Christmas originated as a religious event, with families celebrating the holiday together by going to mass at church. Some people might think you cannot enter a church if you are not a Christian, but churches are open to the public when there are worship services or other events. You are welcome to visit as long as you behave properly, keeping in mind that a church is a place for performing religious rites. If you’ve never been inside a church, Christmas is the perfect time to visit or even attend a mass.
Fukuoka is home to several historical churches, including Fukuoka Kego Church, winner of the 2006 Fukuoka City Urban Beautification Award. Covered in ivy, the church was built in 1885, making it the oldest Protestant church in Fukuoka. The current chapel was built in 1929, and it also houses a pipe organ.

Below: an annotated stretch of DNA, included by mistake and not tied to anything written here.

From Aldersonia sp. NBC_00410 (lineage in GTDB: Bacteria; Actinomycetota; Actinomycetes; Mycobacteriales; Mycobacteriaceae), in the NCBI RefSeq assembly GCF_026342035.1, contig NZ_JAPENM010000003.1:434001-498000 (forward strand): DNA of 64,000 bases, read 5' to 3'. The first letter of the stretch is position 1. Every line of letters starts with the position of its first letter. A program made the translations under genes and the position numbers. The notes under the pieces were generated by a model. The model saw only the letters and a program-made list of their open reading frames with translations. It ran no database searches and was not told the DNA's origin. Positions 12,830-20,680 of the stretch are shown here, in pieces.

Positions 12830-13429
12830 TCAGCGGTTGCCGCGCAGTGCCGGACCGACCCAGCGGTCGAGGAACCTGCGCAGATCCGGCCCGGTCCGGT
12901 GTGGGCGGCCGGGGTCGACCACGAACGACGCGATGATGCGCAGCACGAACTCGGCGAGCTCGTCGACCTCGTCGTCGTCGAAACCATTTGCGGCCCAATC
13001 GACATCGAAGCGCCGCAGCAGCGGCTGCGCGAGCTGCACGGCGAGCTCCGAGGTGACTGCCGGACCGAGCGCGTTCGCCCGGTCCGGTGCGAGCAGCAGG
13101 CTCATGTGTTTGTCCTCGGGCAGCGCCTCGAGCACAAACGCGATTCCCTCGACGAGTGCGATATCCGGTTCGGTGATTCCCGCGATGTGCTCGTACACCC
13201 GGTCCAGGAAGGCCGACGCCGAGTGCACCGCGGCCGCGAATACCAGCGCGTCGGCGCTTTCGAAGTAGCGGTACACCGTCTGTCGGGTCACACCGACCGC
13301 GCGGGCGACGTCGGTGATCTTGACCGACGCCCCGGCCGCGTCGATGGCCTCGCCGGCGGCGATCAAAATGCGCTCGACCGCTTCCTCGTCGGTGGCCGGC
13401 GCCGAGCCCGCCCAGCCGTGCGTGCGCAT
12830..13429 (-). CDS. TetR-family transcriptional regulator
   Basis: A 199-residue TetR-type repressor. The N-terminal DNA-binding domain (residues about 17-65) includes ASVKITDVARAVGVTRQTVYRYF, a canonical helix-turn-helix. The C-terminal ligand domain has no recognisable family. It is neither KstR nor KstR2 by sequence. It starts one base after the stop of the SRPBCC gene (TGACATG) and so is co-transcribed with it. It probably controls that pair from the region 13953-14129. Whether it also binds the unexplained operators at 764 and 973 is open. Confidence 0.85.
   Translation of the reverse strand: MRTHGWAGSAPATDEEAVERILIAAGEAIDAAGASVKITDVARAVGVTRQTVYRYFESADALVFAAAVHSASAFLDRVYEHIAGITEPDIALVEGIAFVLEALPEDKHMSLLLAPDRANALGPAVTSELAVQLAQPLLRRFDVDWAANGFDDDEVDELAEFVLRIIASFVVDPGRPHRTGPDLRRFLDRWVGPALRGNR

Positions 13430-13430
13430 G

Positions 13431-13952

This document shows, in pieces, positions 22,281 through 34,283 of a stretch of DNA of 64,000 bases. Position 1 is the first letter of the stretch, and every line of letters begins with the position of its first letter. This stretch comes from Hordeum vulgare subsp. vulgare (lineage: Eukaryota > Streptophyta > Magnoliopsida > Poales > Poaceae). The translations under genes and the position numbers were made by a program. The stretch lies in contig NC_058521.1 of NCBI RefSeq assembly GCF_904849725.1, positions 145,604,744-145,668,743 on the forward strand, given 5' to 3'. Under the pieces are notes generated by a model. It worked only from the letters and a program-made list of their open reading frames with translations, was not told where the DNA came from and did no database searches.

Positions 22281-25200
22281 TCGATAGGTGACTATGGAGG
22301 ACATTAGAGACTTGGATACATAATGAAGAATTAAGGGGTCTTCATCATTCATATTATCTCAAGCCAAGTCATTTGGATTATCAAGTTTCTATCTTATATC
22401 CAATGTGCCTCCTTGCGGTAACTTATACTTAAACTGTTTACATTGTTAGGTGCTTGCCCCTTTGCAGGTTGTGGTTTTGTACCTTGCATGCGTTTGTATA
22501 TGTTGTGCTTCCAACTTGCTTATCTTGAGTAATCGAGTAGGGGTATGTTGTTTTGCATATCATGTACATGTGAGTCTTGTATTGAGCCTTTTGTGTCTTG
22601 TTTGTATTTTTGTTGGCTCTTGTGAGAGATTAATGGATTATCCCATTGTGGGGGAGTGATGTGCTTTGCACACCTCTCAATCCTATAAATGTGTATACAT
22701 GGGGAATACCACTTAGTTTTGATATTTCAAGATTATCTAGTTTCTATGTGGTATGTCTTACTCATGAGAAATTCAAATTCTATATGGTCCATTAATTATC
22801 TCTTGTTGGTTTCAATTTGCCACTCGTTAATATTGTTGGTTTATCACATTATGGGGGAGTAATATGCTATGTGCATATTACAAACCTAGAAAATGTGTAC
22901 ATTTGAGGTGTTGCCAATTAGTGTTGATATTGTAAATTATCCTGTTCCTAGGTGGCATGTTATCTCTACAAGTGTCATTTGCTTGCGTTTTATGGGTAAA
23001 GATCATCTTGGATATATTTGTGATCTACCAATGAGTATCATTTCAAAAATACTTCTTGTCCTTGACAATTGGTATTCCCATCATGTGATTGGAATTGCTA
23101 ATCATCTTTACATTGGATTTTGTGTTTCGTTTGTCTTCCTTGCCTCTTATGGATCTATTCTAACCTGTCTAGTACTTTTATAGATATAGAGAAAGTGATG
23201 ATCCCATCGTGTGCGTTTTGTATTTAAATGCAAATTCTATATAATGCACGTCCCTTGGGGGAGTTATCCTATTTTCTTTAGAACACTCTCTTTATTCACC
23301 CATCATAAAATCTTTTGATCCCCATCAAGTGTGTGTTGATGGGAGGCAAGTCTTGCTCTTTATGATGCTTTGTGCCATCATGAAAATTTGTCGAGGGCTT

W.M. Vories was an American architect who lived and worked in Japan in the early 20th century, and he was involved in the construction of several churches around Japan. Some of his handiwork includes Fukuoka’s own Japan Evangelical Lutheran Church-Hakata, Fukuoka Shakemachi Church, Japan Baptist Fukuoka Christian Church and Japan Baptist Higashi-Fukuoka Church. The successor to Vories’s firm handled the reconstruction of Fukuoka Chubu Church, and like Vories’ other work, it maintains a unique retro style.
Several Christian schools also have chapels where worship services are regularly conducted. Seinan Gakuin University in Sawara-ku and Fukuoka Jo Gakuin University in Minami-ku both have chapels with beautiful pipe organs. One chapel of a slightly different variety is the bridal chapel at Hotel Nikko Fukuoka. It has its own music director who invites musicians from overseas for regular concerts. The chapel also celebrates Christmas with a concert—perfect if you’re looking for a fun and casual way to spend the day.
Originally published by Fukuoka Now (December 2013).